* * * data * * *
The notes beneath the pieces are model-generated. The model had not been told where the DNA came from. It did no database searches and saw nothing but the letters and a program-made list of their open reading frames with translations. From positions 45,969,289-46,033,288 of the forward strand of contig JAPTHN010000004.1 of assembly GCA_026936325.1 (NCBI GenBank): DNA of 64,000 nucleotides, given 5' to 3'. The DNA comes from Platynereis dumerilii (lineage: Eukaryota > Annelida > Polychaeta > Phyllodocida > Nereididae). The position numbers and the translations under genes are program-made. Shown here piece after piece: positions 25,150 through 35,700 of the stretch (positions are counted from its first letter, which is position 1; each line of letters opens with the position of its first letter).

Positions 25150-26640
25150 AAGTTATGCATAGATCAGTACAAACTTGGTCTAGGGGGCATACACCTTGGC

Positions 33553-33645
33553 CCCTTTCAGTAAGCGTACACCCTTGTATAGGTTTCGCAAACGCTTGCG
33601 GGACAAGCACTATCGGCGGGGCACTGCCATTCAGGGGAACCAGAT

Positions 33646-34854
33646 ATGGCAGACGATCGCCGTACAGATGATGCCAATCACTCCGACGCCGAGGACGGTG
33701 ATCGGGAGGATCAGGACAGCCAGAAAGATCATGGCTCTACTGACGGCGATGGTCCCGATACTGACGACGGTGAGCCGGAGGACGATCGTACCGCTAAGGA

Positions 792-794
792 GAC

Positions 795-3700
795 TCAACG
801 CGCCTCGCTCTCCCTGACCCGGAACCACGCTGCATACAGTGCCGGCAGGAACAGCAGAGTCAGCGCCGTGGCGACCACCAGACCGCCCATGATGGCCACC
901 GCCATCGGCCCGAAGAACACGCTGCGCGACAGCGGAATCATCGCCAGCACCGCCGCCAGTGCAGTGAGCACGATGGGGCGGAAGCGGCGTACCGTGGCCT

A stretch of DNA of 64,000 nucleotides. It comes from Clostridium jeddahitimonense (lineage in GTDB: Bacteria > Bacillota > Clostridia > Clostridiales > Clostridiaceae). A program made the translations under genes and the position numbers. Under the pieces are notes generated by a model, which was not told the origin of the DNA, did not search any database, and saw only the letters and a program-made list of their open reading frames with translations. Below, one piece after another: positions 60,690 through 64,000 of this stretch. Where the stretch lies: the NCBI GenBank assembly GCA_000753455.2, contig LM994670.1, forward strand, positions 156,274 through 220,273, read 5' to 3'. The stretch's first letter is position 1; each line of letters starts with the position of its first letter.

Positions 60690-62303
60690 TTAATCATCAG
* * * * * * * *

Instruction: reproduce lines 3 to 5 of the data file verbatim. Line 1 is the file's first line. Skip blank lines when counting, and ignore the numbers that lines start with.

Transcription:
25150 AAGTTATGCATAGATCAGTACAAACTTGGTCTAGGGGGCATACACCTTGGC

Positions 33553-33645
33553 CCCTTTCAGTAAGCGTACACCCTTGTATAGGTTTCGCAAACGCTTGCG